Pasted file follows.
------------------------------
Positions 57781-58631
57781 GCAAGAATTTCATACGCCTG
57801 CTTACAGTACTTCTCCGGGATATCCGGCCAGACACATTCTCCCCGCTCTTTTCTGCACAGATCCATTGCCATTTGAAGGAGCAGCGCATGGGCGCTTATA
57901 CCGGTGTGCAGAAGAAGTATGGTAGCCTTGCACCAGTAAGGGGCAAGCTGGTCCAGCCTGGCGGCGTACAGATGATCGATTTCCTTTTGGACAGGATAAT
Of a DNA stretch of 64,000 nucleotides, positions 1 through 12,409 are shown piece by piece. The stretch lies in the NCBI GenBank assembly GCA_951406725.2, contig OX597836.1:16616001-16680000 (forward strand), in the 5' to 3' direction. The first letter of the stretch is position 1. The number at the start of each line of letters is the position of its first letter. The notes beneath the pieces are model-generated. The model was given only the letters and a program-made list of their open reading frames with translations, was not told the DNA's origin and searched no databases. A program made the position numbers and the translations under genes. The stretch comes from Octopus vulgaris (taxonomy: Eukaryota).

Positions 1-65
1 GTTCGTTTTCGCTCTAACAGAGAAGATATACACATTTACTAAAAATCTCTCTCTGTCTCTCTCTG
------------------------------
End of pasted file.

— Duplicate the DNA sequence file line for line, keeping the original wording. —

Positions 57781-58631
57781 GCAAGAATTTCATACGCCTG
57801 CTTACAGTACTTCTCCGGGATATCCGGCCAGACACATTCTCCCCGCTCTTTTCTGCACAGATCCATTGCCATTTGAAGGAGCAGCGCATGGGCGCTTATA
57901 CCGGTGTGCAGAAGAAGTATGGTAGCCTTGCACCAGTAAGGGGCAAGCTGGTCCAGCCTGGCGGCGTACAGATGATCGATTTCCTTTTGGACAGGATAAT
Of a DNA stretch of 64,000 nucleotides, positions 1 through 12,409 are shown piece by piece. The stretch lies in the NCBI GenBank assembly GCA_951406725.2, contig OX597836.1:16616001-16680000 (forward strand), in the 5' to 3' direction. The first letter of the stretch is position 1. The number at the start of each line of letters is the position of its first letter. The notes beneath the pieces are model-generated. The model was given only the letters and a program-made list of their open reading frames with translations, was not told the DNA's origin and searched no databases. A program made the position numbers and the translations under genes. The stretch comes from Octopus vulgaris (taxonomy: Eukaryota).

Positions 1-65
1 GTTCGTTTTCGCTCTAACAGAGAAGATATACACATTTACTAAAAATCTCTCTCTGTCTCTCTCTG